Restaurant operators have never faced so many challenges over the past 12 months, from opening and closing kitchens at short notice, to transitioning to delivery and click and collect, as well as managing social distancing from a back-of-house perspective. How much of a profound impact will it have on the way kitchens are designed this year? In this special series gauging the views of industry leaders, Meiko’s UK managing director, Paul Anderson, shares his thoughts.
Which kitchen trends do you expect to have the most impact on your business or solutions during 2021?
Hygiene is the top priority for our customers who are calling upon our expertise in areas outside of the dishwash. Meiko is a supplier of warewashing equipment and service but our hygiene horizon is expanding out of the dishwash and into other areas of the kitchen where our command of warewashing and food waste handling technology is widening the scope of our business.
Our reputation is made on washing dishes and ensuring that they return to the customer having eliminated the risk of coronavirus. But now we also supply Meiko BioMaster food waste handling solutions which turn all kinds of catering food waste into biomass for recycling.
The key to the buying decision is two fold: the desire to achieve a sustainable solution to food waste, and the improved hygiene from removing waste bins, wheelie bins and leaky black sacks.
The virus pandemic has delayed progress in this area, but the fact that the UK government has since highlighted biomass as its preferred food waste handling option can only lead to more interest in the technology.
Another noticeable trend is that customers are switching from using plastic disposable bottles, to hard glass and washable plastics. This has prompted demand for Meiko bottle washing systems and the baskets needed to transport them safely.
Have you seen customers significantly adapt their kitchen operations in any way over the past 12 months? If so, do you feel those adaptations are here to stay?
Social distancing has been key for many customers, to the extent that some large multi-staffed dishwash systems have seen major changes to working patterns to accommodate the new demands.
I would hope as I am sure the operators and staff do, that once we have all had the vaccine that the situation might return to a more normal form of operation.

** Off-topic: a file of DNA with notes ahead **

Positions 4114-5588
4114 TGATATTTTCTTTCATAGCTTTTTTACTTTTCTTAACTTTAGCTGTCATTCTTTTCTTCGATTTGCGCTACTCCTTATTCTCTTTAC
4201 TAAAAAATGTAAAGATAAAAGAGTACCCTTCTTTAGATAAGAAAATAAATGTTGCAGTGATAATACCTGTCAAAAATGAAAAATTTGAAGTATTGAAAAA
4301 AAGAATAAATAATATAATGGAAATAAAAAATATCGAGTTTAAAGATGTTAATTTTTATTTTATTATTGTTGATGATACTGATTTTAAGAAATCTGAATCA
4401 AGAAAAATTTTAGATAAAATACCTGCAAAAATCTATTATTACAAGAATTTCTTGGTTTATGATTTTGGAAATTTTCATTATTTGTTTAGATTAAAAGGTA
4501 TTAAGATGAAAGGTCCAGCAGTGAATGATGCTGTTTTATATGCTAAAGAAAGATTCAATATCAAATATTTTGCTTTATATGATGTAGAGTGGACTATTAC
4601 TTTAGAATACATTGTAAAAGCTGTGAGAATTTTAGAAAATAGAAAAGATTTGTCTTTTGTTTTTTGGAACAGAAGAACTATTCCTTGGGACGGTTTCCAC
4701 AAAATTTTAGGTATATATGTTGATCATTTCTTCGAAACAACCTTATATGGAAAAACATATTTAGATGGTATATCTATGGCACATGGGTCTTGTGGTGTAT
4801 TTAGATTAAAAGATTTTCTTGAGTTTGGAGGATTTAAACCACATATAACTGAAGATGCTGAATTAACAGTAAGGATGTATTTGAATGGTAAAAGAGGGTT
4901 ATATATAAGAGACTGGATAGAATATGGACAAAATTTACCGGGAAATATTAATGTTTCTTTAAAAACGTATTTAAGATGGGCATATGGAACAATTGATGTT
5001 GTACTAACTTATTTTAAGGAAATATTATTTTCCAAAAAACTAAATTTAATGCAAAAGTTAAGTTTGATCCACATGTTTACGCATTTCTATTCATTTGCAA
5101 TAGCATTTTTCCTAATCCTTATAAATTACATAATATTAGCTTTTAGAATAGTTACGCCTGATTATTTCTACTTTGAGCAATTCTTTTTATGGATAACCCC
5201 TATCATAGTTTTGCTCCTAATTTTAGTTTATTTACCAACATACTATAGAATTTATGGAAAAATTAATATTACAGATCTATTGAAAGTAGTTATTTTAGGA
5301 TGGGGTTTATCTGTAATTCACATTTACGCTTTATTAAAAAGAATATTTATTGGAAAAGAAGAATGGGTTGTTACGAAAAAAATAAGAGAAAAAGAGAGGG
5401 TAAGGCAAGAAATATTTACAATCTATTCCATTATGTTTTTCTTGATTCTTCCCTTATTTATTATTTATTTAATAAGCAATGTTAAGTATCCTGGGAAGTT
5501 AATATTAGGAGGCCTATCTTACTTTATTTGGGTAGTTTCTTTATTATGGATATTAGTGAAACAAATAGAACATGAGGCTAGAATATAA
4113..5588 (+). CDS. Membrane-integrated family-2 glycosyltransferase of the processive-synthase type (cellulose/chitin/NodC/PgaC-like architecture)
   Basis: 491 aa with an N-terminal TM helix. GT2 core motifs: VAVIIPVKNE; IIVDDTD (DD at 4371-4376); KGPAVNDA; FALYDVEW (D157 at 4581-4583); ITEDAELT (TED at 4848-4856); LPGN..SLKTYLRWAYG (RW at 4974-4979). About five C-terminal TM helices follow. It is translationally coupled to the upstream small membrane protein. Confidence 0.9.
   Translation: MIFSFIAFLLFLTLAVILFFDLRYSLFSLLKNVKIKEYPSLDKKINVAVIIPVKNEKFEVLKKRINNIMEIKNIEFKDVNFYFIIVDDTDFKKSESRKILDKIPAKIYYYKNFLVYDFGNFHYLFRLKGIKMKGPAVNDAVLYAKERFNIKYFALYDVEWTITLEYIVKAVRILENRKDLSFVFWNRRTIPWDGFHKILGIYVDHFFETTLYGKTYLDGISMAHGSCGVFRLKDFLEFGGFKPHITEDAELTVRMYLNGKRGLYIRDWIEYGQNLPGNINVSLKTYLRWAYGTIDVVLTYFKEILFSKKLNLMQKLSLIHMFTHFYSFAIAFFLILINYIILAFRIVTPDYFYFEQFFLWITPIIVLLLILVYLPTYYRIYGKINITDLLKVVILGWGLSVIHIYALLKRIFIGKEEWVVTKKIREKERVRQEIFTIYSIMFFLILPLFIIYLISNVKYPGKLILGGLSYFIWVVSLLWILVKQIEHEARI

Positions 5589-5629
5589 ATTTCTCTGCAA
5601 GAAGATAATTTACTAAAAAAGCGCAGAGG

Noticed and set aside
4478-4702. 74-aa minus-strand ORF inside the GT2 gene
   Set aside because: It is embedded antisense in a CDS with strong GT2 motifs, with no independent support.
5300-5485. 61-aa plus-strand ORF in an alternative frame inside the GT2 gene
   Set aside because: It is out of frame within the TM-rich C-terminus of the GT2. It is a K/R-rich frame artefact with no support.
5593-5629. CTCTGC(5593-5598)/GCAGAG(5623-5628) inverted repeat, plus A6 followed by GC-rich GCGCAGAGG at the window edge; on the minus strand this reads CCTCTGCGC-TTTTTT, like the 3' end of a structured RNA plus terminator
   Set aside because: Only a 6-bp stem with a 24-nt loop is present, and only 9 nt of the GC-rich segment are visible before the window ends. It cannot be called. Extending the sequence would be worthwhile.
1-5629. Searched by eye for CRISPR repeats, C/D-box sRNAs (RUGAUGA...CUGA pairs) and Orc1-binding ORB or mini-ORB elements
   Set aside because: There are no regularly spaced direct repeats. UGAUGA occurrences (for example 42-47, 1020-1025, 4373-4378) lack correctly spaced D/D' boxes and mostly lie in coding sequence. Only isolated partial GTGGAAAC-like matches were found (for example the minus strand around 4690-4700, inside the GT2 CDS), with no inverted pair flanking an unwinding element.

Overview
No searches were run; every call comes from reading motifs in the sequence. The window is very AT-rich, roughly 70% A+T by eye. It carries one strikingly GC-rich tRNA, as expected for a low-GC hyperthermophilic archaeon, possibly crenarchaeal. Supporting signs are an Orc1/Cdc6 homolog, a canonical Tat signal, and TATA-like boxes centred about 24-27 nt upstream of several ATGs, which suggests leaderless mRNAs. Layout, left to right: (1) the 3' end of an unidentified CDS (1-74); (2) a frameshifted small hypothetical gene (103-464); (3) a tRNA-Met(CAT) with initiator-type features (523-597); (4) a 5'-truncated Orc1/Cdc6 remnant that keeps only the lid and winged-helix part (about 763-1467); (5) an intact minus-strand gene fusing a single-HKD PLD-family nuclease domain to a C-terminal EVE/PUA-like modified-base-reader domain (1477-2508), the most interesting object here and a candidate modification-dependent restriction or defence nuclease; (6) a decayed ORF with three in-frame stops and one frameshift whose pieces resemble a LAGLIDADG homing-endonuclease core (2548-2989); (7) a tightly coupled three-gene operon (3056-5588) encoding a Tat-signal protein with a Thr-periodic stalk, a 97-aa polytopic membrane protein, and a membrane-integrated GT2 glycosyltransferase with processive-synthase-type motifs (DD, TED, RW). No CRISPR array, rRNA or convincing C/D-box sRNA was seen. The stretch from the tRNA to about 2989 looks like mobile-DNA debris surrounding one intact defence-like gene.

Do you expect the Covid-19 pandemic to have a lasting effect on any aspects of the way commercial kitchens are designed in 2021?
I think the distancing requirements has created some new design challenges and also highlighted the issue of labour, prompting increased discussion and exploration of the labour-saving aspects of dishwashing, such as automatic cutlery lifts, tray handling systems and, most popular, ‘one-person sorting solutions’ – clever use of roller tabling and, where necessary, powered curves to allow one person to do what usually takes two or three.
What do you think will be the most important factors for operators when it comes to kitchen design in 2021?
The key concern for 2021 has to be hygiene and maintaining safe kitchen environments, both for catering staff and their customers.
This means not only buying the right kind of kitchen equipment – proven to eliminate virus and food poisoning bacteria where it can – but also maintaining that equipment, for it is only by properly servicing kitchen equipment and especially dishwashers, that we can ensure those machines eliminate the virus.
In January 2020 we had our machines tested and certified that they actually would eliminate the virus. No-one else thought to do that and we proved our machines eliminated the virus and other food poisoning bacteria, through using a combination of heat, chemicals and time. But that reassurance is only given if the machines have been regularly and properly serviced!